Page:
13. During the pandemic the Internal Audit team have reviewed the process for BC.  Recommendations and actions agreed to further improve the BC process, these actions are on target to be addressed by January 2022. This will ensure we capture all the learning from the previous year’s incidents and provide clear audit trail of BC activity from activations and changes in the procedure and capture training and exercising events.



14. The Response to Major and Critical Incidents (RMCI) is a robust procedure to notify all partner agencies of incidents within the area that may cause disruption to services or require a coordinated response. All partner agencies are signed up to receive the alerts.


15. CYC have a variety of agreed platforms to communicate with both internal and external partners. The systems have been further extended during the pandemic and now include wider access for users to work from a variety of locations and settings using a variety of platforms.


16. The CYC communication team are consulted in major incident plans and prepare statements to warn and inform the public, provide advice and reassurance  where necessary and also represent the City on the LRF Communications group to ensure messages are coordinated and amplified Countywide.





17. Very strong partnerships and working arrangements are in place and well established with partner agencies including Police, Fire, Ambulance, Health partnerships and surrounding Authorities. Joint Emergency Services interoperability Principles (JESIP) are embedded within all preparation, plans and training to ensure a coordinated response to incidents.



18. During the previous two years the York Flood Plan has been fully reviewed and updated to prioritise high risk flood areas of the City and wider area with revised triggers and actions to accommodate the extensive flood defence schemes under construction across the area. This complements the new Strategic flood plan for the LRF area submitted to the Environment Agency in September this year and an ongoing evacuation and Shelter plan for parts of the City currently being undertaken.


Major Fire

19. North Yorkshire fire and rescue are active members of the LRF not only do they chair the risk group and training and exercise group but also take an active part in all other groups at LRF and City level and engage in each training session to ensure risk of fire is addressed. As active members of the Safety Advisory Group all event coordinators are provided with expert advice on fire reduction measures and necessary preventative actions


Terrorist Attack

20. York has a very active Counter Terrorism Tasking Group with a focused and prioritised work schedule, The group includes all aspects of Council services, business and tourism sectors and partner agencies including Counter Terrorism Security Advisors and security specialists, this compliments and dovetails into the York Safety Advisory Groups to ensure local events receive the highest standards of safety and security planning advice available.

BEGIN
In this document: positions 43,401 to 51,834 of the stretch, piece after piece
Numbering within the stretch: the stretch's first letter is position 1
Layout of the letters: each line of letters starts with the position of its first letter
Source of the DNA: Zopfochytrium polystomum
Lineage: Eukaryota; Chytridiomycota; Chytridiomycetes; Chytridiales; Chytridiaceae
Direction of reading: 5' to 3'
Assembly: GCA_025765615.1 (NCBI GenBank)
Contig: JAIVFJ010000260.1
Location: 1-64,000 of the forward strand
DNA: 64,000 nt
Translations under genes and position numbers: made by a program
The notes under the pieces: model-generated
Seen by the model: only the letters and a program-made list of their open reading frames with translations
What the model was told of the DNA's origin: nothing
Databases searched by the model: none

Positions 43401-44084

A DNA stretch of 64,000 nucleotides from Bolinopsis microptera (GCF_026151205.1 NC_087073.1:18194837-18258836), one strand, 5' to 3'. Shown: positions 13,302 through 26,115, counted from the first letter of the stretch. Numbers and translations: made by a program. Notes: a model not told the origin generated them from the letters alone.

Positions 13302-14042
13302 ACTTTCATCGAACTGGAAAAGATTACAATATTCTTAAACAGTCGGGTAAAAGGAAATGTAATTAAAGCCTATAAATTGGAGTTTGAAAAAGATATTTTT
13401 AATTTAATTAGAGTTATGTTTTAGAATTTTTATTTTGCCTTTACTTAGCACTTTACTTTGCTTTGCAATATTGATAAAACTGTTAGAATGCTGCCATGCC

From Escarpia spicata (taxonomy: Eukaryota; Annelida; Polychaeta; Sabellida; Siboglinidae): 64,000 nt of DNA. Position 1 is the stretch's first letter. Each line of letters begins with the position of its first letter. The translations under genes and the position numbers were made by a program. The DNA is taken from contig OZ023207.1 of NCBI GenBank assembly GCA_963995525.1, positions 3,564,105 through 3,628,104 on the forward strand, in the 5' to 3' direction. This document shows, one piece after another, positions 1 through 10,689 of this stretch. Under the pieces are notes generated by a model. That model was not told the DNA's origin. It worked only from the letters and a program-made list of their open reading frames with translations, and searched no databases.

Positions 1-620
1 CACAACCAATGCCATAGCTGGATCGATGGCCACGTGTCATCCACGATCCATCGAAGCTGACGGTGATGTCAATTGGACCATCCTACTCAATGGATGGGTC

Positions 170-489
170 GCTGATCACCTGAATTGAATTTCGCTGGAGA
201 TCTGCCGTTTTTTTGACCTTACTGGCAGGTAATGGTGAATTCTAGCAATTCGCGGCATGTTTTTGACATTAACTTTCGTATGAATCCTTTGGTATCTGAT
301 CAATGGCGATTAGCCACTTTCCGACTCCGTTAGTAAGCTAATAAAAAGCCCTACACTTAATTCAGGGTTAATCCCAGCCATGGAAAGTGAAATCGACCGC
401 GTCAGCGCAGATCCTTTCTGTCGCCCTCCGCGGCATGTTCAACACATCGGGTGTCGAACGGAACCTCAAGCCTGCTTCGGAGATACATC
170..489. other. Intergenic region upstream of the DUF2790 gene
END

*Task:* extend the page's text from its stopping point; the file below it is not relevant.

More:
21. Public safety at events is paramount to ensure the safety of our communities and visitors Hostile Vehicle Mitigation has been introduced to the higher risk areas of the city to protect high volumes of pedestrians at events such as the St. Nicholas Christmas Market providing reassurance given the increase in the National Security threat level following recent attacks across Europe.


Covid-19 Pandemic Local Outbreak Management and Response.


22. The City has been positive and proactive in dealing with Covid-19 and its effects on the locality over the previous 2 years. From the first identified case in the UK working closely with Public Health England (now renamed UK Health Protection agency) all levels of Command have been engaged in the response with partner agencies at local, County wide, Regional and National level.


23. Local Outbreak Management Group, Outbreak management Board, local and regional testing sites have given residents easy access to testing facilities across the City and local track and trace has been ensured residents are given the necessary support.


24. High risk settings such as Care Homes, University, Schools and businesses have also received support and guidance throughout the covid response. The Director of Public Health (DPH) works closely with other partners agencies to assess the level of risk and applies mitigation measures and communication to reduce the impact.


25. CYC was subject to a peer review (LGA Outbreak Management Peer Challenge) a copy is attached


Failure to protect Citizens from climate change –

Reduction in life Expectancy

26. Climate change itself does not fall directly within the Civil Contingencies Act however the consequences of such change in the climate could increase the risk and frequency of incidents of severe weather and flooding. City of York Council have recently appointed Claire Foal as Assistant Director with responsibility for climate change. Regular reviews and reporting of carbon emissions and regular updates on the climate change action plan are given to PH/CMT.


27. Communication to citizens identify steps they can take to reduce climate change impact along with sustainability leads group encouraging City partners to work together to reduce impact


Report by

Steve Ball Emergency Planning Manager

City of York Council


Consultation with

Sharon Stoltz  - Director of Public Health

Claire Foale     - Assistant Director Policy and Strategy (including Climate Change)

James Gilchrist -  Director  Transport, Environment and Planning

Neil Ferris  - Corporate Director of Place